With HB 2, Pat McCrory fleeces every worker of employment protections including the right to sue in state court for discrimination based on "race, religion, color, national origin, age, sex or handicap."
How does one stay spiritually limber? Start with stretches, including hearing those with whom one disagrees and thinking through their arguments. But that's just a warm-up. There is nothing that will stretch a person like actually doing what Jesus instructs his disciples to do.
At the Federal Convention in 1787, delegates had no intention of creating a democracy. Steeped in Greek and Roman history, they understood that democracy was a breeding ground for demagogues, whose rhetoric could stir the passions and override reason.
And then resilience enters the room, the most elegant of emotional beings; glowing; refined; a reminder that even a flicker of light glows amid the darkness. And we can save our tiny ship of troubles from life's stormy seas once again.
Like many other goods, we may choose to abstain from alcohol for the sake of our relationship with God or our love for others and their welfare. But we may also choose to enjoy it, if we are able to do so in ways that are honoring to God.
The geopolitical and theological stakes are too high to be distracted by caricatures and reductionism. To move forward, we must embrace our shared and complex humanity, and honor one another's virtues.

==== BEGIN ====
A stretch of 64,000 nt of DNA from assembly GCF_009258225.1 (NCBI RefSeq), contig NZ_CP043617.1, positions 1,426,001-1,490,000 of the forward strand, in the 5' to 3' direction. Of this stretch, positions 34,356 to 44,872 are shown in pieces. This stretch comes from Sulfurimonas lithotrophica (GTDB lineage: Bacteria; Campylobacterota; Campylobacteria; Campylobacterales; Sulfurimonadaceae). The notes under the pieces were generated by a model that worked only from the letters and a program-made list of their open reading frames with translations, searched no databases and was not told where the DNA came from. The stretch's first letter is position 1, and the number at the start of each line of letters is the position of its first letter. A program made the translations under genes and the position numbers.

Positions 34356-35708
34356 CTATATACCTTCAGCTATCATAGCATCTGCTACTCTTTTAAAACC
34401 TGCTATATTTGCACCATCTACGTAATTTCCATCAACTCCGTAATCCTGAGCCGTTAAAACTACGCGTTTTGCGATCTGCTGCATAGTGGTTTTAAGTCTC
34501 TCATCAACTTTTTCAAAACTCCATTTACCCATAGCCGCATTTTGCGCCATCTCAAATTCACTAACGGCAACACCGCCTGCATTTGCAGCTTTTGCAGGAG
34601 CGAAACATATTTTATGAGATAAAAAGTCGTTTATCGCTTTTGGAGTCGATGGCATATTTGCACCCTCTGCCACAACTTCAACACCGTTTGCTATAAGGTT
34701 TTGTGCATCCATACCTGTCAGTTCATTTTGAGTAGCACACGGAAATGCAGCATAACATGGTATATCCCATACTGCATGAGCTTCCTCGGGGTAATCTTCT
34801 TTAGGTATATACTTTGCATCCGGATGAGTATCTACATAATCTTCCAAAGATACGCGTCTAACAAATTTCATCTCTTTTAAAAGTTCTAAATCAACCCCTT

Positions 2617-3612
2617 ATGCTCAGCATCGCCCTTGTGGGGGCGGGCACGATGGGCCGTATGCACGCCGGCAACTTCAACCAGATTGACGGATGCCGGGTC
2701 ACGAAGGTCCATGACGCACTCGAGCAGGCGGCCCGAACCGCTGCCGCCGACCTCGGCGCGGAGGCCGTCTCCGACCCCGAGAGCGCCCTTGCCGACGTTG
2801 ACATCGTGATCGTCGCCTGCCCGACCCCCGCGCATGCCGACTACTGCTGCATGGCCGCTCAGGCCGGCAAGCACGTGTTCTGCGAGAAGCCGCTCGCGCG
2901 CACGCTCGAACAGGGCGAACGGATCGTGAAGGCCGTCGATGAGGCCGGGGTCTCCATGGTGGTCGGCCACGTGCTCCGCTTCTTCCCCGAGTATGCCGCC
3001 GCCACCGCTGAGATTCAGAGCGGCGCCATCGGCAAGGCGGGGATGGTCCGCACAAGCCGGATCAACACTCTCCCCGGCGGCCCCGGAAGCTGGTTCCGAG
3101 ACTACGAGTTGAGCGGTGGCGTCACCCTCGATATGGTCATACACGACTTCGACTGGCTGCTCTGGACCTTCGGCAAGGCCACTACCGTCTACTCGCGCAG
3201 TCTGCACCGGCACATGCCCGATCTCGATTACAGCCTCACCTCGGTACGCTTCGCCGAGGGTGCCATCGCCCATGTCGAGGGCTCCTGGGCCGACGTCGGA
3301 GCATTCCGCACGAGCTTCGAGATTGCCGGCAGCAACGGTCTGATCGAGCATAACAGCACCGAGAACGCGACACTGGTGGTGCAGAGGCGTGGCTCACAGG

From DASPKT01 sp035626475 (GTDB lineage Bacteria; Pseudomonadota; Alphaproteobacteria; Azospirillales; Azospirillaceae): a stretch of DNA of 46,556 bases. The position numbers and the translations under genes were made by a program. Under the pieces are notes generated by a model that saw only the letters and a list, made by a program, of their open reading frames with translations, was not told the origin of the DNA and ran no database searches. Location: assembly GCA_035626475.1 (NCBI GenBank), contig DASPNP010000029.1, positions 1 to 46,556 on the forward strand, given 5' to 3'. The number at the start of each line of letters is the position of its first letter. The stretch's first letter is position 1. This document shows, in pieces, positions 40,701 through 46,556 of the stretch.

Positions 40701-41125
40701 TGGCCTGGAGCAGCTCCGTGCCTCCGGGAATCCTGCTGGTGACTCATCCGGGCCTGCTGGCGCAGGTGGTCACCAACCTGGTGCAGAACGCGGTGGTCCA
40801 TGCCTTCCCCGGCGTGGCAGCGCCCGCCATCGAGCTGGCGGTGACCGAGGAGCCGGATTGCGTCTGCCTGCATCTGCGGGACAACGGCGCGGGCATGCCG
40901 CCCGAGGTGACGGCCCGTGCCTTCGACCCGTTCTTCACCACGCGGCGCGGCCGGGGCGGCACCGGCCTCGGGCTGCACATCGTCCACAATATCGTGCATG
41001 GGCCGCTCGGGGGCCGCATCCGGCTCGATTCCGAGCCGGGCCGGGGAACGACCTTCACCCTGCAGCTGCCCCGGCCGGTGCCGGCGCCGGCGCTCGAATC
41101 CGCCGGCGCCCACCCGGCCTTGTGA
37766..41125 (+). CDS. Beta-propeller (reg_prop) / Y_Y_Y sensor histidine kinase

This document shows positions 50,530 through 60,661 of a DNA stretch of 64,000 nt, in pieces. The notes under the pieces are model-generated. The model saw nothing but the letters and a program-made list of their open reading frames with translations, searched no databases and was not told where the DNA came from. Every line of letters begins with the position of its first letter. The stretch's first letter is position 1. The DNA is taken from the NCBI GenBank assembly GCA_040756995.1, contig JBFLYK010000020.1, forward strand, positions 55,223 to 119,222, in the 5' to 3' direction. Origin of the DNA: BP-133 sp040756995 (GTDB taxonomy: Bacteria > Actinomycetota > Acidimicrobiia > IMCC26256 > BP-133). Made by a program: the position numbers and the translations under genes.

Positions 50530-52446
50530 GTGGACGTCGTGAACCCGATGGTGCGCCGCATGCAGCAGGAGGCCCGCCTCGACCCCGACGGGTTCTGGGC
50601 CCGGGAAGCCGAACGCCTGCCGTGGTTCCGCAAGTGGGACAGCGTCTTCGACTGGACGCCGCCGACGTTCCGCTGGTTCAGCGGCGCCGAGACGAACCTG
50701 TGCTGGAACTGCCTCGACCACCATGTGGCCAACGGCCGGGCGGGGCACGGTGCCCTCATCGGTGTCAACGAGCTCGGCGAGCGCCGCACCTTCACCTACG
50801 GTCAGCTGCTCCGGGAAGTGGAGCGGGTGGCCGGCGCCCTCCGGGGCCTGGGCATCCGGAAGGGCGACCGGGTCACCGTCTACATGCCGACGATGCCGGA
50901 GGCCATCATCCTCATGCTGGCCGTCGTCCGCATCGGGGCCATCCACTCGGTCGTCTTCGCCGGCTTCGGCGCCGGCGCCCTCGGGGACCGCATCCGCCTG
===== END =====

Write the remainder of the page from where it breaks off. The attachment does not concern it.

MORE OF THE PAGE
Would you consider voting for someone for President with whom you often disagree on specific stances, but whom you feel in your heart of hearts is practicing the virtues that you most prize? Is it time to resuscitate the tradition of old of voting for candidates on virtue-based criteria?
Philosophy and science together give birth to environmental ethics. The sciences discover the laws of nature, and philosophy provides the reasoning for our respect for the natural world and, therefore, our respect for the integrity of life on Earth.
After reading Rand's most famous work, Atlas Shrugged, I find my thoughts on politics and life profoundly inspired. Her characters and philosophical convictions are unapologetically pragmatic and simply refreshing. Rand's work reminds me of an important lesson: haters will hate.
There is far more to Dean Smith's legacy than 879 basketball victories, an Olympic gold medal victory in 1976, two Division I National Championships and an astonishing 11 Final Four appearances. There is the far-from-simple virtue of a life well lived.
The mere idea that members of Congress should be required to take annual ethics training speaks volumes about how far we have strayed from our founders' values, but may be necessary as a first step toward restoring decency and respectability in our nation's capital.